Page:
12. The tower of claim 11 wherein each antenna module contains a plurality of antennas.
13. The tower of claim 11 wherein the internal annular space is 3 to 3.5 feet in width.
The present invention relates to an improved tower for telecommunication signals, such as used for microwave, electromagnetic, light wave, television, etc.
Prior art telecommunication towers have generally been of an open grid structure with antennas mounted in fixed position at the top of the support. Such open structures have many disadvantages. They are difficult to maintain. They require cables to prevent excessive swaying due to wind and are open to adverse weather conditions. They are additionally susceptible to vandalism, especially the cutting of the cables securing the tower in place.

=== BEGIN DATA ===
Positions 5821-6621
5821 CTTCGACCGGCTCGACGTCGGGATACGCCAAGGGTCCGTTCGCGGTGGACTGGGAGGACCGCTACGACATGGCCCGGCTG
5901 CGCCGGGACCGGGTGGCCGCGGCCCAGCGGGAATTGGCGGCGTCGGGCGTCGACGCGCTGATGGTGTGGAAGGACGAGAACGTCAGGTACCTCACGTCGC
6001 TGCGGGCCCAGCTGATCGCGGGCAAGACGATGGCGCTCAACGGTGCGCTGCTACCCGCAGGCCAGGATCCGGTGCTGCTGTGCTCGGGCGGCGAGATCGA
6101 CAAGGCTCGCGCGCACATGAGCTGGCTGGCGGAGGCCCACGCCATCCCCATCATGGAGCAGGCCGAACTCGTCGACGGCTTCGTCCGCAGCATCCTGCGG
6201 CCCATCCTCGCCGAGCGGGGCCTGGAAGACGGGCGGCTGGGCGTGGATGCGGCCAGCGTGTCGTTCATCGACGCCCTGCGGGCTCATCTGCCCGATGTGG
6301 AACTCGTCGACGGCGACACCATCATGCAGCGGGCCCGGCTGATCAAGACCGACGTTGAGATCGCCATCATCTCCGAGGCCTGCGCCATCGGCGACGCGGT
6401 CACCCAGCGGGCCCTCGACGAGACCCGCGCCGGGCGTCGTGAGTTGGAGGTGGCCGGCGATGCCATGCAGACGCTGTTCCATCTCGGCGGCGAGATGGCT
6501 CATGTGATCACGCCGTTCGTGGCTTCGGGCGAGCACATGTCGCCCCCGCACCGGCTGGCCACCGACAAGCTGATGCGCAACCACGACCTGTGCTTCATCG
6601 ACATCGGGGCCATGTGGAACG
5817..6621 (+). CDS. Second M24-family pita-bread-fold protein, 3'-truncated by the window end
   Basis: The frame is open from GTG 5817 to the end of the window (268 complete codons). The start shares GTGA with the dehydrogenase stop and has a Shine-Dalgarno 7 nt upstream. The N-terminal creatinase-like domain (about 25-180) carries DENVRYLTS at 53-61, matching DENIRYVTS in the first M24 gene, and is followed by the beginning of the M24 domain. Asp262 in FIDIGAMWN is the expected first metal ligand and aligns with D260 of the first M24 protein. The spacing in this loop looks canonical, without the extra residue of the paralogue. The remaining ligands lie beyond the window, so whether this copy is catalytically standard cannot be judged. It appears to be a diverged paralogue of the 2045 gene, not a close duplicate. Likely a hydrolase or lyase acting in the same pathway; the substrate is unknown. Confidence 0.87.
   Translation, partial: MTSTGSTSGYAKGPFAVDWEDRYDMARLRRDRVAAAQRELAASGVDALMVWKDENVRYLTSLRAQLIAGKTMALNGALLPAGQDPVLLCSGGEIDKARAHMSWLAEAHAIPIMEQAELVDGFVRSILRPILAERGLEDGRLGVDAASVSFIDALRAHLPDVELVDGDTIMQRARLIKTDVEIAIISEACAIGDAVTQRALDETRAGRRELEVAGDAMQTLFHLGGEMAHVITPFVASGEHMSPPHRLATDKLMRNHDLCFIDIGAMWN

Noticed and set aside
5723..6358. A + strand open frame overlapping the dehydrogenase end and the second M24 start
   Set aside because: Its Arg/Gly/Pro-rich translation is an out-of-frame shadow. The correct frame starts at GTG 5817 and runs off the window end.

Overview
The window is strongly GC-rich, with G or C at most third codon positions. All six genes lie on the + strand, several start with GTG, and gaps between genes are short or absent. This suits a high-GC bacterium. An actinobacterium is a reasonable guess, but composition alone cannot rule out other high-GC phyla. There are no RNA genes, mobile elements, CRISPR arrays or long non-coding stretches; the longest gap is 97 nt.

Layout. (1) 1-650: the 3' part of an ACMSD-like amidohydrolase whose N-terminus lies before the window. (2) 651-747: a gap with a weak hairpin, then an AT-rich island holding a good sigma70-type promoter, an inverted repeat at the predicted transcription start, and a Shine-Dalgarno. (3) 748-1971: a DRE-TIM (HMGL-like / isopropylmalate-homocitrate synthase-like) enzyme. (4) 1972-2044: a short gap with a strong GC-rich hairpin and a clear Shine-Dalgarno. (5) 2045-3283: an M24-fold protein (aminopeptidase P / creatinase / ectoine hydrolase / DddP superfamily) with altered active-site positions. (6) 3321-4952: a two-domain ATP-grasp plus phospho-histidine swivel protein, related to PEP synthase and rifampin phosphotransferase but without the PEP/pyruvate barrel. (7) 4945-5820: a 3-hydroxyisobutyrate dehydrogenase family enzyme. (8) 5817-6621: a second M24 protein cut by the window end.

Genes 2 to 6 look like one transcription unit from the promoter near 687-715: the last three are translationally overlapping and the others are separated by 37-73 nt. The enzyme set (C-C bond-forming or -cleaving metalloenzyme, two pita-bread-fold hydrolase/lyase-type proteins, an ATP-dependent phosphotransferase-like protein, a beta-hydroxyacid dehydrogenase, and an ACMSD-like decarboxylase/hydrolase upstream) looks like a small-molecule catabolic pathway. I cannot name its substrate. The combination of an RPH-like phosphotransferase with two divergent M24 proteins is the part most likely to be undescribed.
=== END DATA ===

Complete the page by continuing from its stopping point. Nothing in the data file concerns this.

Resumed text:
Such traditional lattice towers are generally considered to be unattractive and may devalue surrounding property as well as presenting a hazard to birds flying into the cable supports.
Lattice towers or monopoles present a particular problem when designing a multi-provider facility at one location. In such a system each antenna must be tailored in its orientation and direction to the requirements of each user. Due to the different orientations of the different providers systems, ie different azimuths (horizontal angular distances from a fixed reference direction), this typically requires the frames supporting the antennas to be turned in different directions on the tower to be set to the proper azimuths.